The ‘Lazy Keto’ Diet Might Be For You If You Hate Tracking What You Eat

Photo credit: Parker Feierbach
Photo credit: Parker Feierbach

From Delish

You have, no doubt, heard of the keto diet before, but did you know that there is more than one way to follow the diet? Yes, the principles of the diet might be the same (low carb, high fat), but there are a few more specific diet plans that fall under the keto umbrella that you can follow, including one called “Lazy Keto.”

If you’re interested in trying Lazy Keto, or are just simply intrigued by the name, stay tuned. We consulted health experts to get all the information to see if Lazy Keto is right for you.

What is Lazy Keto?

Lazy Keto is pretty much what it sounds like. It’s a more relaxed version of the diet, one that focuses on simply eating low carb, rather than tracking all of your macros like calories, protein, etc. Typically, those on this low carb diet limit their intake to between 20-30 grams, said kuudose founding RD Aja Gyimah, MHSc. For context, your typical keto diet will let you have no more than 20 grams of carbs per day.

What’s the difference between this and “Dirty Keto?”

Another popular variant of the keto diet is “Dirty Keto,” which essentially means having no regard for how “healthy” a food is, but still tracking macros and keeping it extremely low carb, as to aim for ketosis. While both diets give you a bit more flexibility than traditional keto, both have their drawbacks.

The biggest differences between the two, according to our experts, are that you don’t need to track macros on the Lazy Keto diet and that, in theory, you wouldn’t be eating quite as much processed food on the Lazy Keto diet as you do on Dirty Keto. However, because both diets are fairly flexible, what they look like for each individual person will vary.

What are the benefits?

Following Lazy Keto means there are fewer things to track and fewer restrictions. It can be a good option for someone looking to go low-carb lifestyle, but who either are easing off keto or looking for something a bit more flexible. It can also be good for those who want something they’ll be able to follow for a longer time, said Miriam Christie MS, RD, LD.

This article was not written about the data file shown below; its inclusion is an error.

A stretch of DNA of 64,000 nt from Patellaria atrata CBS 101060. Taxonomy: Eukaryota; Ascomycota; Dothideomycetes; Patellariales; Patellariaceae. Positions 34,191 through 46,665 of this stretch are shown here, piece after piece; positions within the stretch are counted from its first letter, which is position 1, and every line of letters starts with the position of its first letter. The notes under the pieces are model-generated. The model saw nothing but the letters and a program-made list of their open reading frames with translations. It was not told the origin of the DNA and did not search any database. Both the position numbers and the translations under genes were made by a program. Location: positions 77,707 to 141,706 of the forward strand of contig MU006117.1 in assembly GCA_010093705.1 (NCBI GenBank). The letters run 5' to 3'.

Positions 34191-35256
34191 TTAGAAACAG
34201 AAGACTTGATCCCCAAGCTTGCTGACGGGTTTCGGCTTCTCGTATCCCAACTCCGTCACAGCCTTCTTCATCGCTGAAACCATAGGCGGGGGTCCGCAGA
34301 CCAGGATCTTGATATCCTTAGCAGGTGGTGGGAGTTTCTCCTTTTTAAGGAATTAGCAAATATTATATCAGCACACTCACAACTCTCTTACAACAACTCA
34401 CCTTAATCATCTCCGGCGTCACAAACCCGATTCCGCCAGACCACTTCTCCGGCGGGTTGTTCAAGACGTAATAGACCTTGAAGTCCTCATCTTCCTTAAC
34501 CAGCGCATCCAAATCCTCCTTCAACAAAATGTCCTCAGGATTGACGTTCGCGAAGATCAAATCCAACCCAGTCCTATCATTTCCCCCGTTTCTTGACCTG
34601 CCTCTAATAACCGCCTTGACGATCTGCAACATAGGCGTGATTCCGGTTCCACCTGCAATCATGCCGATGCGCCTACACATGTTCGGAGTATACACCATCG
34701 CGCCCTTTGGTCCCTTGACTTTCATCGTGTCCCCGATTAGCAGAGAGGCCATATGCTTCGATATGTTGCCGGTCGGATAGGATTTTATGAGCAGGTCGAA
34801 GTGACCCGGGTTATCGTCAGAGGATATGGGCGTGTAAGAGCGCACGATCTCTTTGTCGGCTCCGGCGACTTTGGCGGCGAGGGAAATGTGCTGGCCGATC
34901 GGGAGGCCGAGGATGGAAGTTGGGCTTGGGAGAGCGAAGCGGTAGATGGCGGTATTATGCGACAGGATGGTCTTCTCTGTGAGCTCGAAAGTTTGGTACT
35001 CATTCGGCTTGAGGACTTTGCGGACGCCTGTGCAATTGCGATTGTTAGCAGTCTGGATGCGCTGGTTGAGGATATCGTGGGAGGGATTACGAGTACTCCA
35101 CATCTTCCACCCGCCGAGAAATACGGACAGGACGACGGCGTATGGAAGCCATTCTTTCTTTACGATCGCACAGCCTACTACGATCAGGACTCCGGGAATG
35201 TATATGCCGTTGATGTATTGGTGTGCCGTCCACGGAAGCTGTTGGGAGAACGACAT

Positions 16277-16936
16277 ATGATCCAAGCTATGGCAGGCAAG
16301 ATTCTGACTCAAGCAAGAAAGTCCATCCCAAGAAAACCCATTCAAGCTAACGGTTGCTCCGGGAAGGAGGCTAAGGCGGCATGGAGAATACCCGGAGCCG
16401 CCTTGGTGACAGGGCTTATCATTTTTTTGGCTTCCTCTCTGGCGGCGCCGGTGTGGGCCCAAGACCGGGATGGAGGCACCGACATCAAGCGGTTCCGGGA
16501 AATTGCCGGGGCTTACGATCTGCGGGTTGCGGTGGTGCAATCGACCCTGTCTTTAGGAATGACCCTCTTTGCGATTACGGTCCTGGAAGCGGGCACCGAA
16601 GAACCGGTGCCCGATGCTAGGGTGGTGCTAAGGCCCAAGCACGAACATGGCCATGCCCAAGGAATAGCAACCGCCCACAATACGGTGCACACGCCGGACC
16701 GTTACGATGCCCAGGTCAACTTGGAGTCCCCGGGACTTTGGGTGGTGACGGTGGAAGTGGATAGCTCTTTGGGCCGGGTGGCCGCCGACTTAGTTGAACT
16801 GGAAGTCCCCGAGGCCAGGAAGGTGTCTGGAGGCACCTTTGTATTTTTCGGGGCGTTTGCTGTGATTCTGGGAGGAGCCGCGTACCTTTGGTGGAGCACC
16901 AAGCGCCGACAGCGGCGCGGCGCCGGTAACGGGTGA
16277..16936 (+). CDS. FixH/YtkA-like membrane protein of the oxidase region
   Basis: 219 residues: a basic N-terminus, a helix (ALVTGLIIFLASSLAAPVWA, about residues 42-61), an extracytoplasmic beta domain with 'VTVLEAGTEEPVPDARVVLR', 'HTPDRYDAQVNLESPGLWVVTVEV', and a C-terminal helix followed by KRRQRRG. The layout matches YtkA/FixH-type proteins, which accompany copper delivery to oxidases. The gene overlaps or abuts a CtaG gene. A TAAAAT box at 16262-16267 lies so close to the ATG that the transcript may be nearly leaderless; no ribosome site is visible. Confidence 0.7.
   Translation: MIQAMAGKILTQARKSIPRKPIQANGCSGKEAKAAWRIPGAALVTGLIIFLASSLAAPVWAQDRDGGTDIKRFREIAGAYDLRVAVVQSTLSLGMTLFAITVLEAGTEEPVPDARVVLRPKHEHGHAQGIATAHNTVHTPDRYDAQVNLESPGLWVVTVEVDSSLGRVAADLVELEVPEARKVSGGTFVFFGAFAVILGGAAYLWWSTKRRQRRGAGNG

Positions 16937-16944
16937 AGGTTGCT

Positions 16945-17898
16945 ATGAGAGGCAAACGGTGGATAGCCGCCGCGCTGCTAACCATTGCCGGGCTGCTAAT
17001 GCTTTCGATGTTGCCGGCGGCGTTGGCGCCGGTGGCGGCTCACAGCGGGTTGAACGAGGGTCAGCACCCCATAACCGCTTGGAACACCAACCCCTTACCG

“Someone who is experienced at keto and is looking for a more long term low-carb diet allowing for more flexibility may take on lazy keto,” Christie said.

For what it’s worth, some people really do swear by the diet and have boasted huge weight loss from it.

What are the drawbacks?

Because the diet isn’t super strict about carbs, it’s unlikely you’ll reach ketosis, the coveted mode your body goes into when you eat so low carb that you begin to produce ketones and burn those for energy instead. Especially if you’ve never gone keto before, Christie pointed out, you might not know exactly how to go about it.

Another drawback is that because you don’t have to track macronutrients on this diet, it can be easy to skimp out on key ones that you need.

“By cutting out almost an entire food group, there is a risk that you might not be getting enough nutrients,” said Gyimah said: “Some nutrients to look for in non-carbohydrate foods include vitamin D, calcium, selenium, magnesium and zinc. I don’t recommend taking a supplement for each of these vitamins, but make sure you are getting these nutrients from non-carbohydrates foods like mushrooms, nuts, fish, tofu, and leafy greens.”

And just like keto, this diet is still fairy restrictive. Experts also reiterated that any time you essentially cut out a whole group of foods from your diet you should pay attention to your body and talk to your doctor before going all in.

“Before starting any keto diet, do your research,” Gyimah said: “Successfully going keto requires a lot of planning and you want to make sure that you’re still eating nutrient-rich foods. Talk to a registered dietitian before making the switch!”

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